On Saturday night, after the Red Sox took a 2-0 lead in their ALDS against the Rays, the TBS postgame studio crew began to discuss the game. This is the job of a postgame studio crew. It would be strange if they didn't. A short time later, Rays starter David Price, who gave up seven runs in the loss, punched back after what he perceived as an insult.
It was difficult for anyone watching to figure out what Price was so upset about. Analyst Dirk Hayhurst had said Price probably should have been pulled before he was -- he threw seven full innings -- but Tom Verducci defended manager Joe Maddon's thinking. Surely if David Price were on Twitter, he'd seen far, far worse things said about him, likely within the previous 20 seconds. But Price, a generally thoughtful player (he wrote the forward to the Baseball America 2013 Prospect Handbook, which is a book), had just lost what might be his last game with the Rays, and he was emotional. He lashed out. It happens. All told: "Save It, Nerds" is a handy little phrase. Every time someone comes at me with Web traffic numbers, I think I'm going to say that now.
The strange thing isn't that this happened; the strange thing is that it doesn't happen all the time. Professional athletes have the sensitivity to criticism of a teenager, or a professional writer: To work in the field, you must possess an almost preternatural overestimation of your own ability, just to make it through the day. (If a baseball player took a moment to think about how difficult his job really was, he'd never stop obsessing about it. Best to just be overconfident and not ask too many questions.) Athletes are always looking for slights, or examples of disrespect, for motivation, for inspiration, for whatever mental constructions required to trick their brains into playing harder, into playing better. If they're looking for these, it shouldn't be hard to find them on television: People are paid handsomely solely to talk about what these athletes are doing. This "disrespect" should be a constant, the oxygen athletes breathe.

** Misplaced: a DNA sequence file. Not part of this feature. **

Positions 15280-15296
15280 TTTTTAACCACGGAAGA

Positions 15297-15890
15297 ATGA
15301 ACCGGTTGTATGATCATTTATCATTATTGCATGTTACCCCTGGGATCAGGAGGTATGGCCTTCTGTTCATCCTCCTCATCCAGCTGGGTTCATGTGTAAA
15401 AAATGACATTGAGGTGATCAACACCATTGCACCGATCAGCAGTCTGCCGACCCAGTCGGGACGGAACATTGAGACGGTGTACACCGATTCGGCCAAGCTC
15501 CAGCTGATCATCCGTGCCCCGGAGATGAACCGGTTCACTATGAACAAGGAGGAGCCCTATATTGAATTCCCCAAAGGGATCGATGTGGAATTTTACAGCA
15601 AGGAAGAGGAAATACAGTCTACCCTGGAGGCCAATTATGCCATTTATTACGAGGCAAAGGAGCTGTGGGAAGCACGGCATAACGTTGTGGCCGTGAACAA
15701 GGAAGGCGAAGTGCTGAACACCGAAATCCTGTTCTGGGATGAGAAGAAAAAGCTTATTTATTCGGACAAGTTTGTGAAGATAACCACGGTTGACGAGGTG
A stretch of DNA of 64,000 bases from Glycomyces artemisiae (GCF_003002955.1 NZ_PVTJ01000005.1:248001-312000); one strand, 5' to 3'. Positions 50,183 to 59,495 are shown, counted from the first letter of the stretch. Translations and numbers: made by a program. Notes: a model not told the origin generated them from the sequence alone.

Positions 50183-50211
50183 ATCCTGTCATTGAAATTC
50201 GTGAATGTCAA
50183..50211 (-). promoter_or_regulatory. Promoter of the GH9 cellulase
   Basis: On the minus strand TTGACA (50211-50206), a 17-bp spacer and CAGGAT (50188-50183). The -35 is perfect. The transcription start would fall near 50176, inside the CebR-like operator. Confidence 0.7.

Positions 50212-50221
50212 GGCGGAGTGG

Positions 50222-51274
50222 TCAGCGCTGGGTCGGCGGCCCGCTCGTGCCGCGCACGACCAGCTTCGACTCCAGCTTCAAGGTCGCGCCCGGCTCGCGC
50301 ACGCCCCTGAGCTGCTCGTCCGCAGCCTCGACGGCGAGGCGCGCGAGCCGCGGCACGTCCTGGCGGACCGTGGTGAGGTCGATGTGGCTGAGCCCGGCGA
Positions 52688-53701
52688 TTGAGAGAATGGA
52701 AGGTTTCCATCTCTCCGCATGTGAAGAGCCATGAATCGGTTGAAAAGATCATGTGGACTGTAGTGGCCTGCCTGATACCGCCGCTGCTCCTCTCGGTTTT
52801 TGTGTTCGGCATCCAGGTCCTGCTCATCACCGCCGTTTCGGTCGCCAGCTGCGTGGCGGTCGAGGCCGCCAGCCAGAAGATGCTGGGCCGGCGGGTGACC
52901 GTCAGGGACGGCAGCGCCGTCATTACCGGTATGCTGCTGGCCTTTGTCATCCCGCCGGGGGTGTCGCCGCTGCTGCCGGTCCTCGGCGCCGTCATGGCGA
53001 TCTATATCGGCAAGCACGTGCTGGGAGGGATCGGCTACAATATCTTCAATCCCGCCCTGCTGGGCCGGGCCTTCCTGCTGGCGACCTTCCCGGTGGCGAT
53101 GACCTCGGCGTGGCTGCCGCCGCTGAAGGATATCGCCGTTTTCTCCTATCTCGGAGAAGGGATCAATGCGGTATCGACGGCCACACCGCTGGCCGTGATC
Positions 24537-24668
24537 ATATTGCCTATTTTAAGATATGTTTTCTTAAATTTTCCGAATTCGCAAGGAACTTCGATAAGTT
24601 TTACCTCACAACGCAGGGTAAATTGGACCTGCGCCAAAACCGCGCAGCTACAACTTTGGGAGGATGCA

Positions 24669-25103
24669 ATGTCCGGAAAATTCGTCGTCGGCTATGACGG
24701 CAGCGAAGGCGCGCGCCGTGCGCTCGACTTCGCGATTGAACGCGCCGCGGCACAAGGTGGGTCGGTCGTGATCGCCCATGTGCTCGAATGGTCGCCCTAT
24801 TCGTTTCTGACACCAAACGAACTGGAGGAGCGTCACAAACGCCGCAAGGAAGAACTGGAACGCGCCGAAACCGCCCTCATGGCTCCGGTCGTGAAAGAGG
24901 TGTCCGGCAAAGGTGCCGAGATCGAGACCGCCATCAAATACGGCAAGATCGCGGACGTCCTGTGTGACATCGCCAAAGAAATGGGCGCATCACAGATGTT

But it isn't. Most pregame and postgame shows play it safe, mostly because they're staffed by former athletes who would rather remain friends with their former colleagues than enlighten or entertain the viewing audience. They say nothing by design. This is why most studio shows primarily consist of retired athletes pretending to laugh at each other's jokes. There is nothing else they can do. Anything else they might say, they can't.
Which is why this year's TBS studio crew has been so refreshing, and so fun. I think it's pretty obvious already that this is the best baseball studio crew in recent memory. They're funny, they're sharp, they're happy to be critical, they're even a little weird. While the actual telecasts of the games remain the disasters they've always been during TBS live broadcasts -- TBS games apparently have only three cameras, and they're operated by people who have a scorpion in their boots -- the studio show has been an instant highlight. If all pregame and postgame shows were like this, we'd have a lot more annoyed athletes … and we'd have a lot more satisfied viewers.